COLUMN: It seemed like a good idea at the time, part two | opinion

“It seemed like a good idea at the time.”

With that, I started a February 2017 column in this space. My point was that new products or developments can seem like good ideas, but, in time, not so much.

I mentioned an 1867 New York Times story sounding the alarm that elephants were in danger of extinction. Humans used pachyderm’s ivory for all kinds of things including billiard balls. In fact, billiards were so popular that many feared there weren’t enough elephants to provide ivory for the balls. The Times advised that a substitute was imperative.

Then, in the late 1860s, John Wesley Hyatt’s celluloid plastic – derived from cellulose and alcoholized camphor – became a substitute for the ivory-made billiard balls. Unfortunately, they were flammable.

“The first balls Hyatt made produced a loud crack, like a shotgun blast, when they knocked into each other,” Susan Frienkel wrote in the May 2011 issue of Scientific American. “One Colorado saloon keeper wrote Hyatt that ‘he didn’t mind, but every time the balls collided, every man in the room pulled a gun.’”

But it did seem like a good idea at the time.

Today, plastics are pervasive – and thankfully, far less flammable. Now we use plastic for all kinds of things, including as a substitute for all those paper grocery bags that folks argued used too many trees.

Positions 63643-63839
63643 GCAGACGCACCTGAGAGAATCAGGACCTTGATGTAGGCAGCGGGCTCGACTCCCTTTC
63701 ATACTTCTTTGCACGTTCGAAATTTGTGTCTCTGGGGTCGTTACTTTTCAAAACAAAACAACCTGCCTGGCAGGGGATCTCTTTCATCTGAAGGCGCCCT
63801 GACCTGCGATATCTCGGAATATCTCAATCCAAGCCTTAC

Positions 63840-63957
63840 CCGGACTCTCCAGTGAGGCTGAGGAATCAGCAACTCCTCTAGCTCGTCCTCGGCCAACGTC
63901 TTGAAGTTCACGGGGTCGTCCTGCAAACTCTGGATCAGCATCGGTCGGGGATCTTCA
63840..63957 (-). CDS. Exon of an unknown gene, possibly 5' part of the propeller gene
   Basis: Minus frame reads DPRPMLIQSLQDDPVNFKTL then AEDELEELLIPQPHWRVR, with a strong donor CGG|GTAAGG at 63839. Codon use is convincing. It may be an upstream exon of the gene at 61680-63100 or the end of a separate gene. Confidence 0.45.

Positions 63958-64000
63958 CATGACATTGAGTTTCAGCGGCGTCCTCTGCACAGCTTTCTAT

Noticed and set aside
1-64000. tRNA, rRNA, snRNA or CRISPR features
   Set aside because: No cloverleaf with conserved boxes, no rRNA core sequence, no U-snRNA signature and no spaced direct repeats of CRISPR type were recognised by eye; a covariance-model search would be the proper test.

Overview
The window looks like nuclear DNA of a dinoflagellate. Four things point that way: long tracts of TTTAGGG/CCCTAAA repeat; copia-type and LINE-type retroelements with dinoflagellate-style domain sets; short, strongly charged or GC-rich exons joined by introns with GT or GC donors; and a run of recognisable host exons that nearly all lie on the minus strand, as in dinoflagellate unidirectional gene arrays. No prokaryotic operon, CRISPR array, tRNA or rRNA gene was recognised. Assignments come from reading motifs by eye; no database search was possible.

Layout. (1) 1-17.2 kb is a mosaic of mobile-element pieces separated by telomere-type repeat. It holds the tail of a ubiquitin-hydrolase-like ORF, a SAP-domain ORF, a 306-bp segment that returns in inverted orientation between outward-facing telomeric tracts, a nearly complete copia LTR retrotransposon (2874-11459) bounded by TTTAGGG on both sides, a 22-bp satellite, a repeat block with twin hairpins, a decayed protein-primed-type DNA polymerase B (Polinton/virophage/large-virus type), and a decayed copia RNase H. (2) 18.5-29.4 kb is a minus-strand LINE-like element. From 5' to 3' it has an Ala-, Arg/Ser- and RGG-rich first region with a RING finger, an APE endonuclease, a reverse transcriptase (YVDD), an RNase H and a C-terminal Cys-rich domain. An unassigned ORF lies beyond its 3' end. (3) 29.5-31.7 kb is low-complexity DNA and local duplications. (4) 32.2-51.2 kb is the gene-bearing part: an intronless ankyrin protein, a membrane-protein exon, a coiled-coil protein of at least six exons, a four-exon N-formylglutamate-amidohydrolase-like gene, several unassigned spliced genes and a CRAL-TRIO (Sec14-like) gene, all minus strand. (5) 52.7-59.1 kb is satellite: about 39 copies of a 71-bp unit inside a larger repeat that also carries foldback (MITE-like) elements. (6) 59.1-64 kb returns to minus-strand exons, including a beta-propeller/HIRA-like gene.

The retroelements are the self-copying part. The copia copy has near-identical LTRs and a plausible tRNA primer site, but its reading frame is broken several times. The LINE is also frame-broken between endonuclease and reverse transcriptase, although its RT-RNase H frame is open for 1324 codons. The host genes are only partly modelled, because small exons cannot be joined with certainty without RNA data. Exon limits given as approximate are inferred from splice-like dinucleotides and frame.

But the tables turned: The explosion of plastic now has us rethinking paper because it’s renewable. And plastic? According to, every piece of plastic ever made that hasn’t been recycled is still around!

Another seemingly good idea is wind turbines. While they were once heralded as an incredible alternative energy source, now it appears they’re a danger to birds. Plus, those 116-foot-long blades don’t last forever. Where does one dispose of them?

And don’t get me started on those uber-bright headlights. Supposedly, they’re safer since they really light up the highway – a good idea, right? Not so fast. Eye experts point out that those headlamps leave oncoming drivers (like me) “blinded by the light.”

In a Feb. 15, 2019, Scripps Media story, eye doctors, like Tom Chester, clinical manager with the Cleveland Eye Clinic, are concerned about the effect the new, bright lights can have on our vision. “It creates discomfort; it can create irritation. It causes you to want to shy away from it,” Chester says. “As a result, it can cause a lot of reflexes to kind of close the eye, dim the eye and look away.”

Dim the eye and look away? Sure, that’ll be safe – but those lights sure seemed like a good idea at the time.

Finally, that great idea we read and hear about almost daily is EVs, ie, electric vehicles. Naturally, the big advantage is less reliance on fossil fuels, non-renewable resources, and less pollution. Still, there is a downside – a few of them as it turns out.

For instance, an EV costs more than a comparable gas-powered vehicle. Next, while I can spend all of 10 minutes filling my gas tank, it’d take several hours to fully charge an EV. Then, I can only travel 300-400 miles on a charge, and that’s assuming I can find a charging station amongst the dozens of gas stations I’ll pass along the way.

But, hey, it seems like a good idea.

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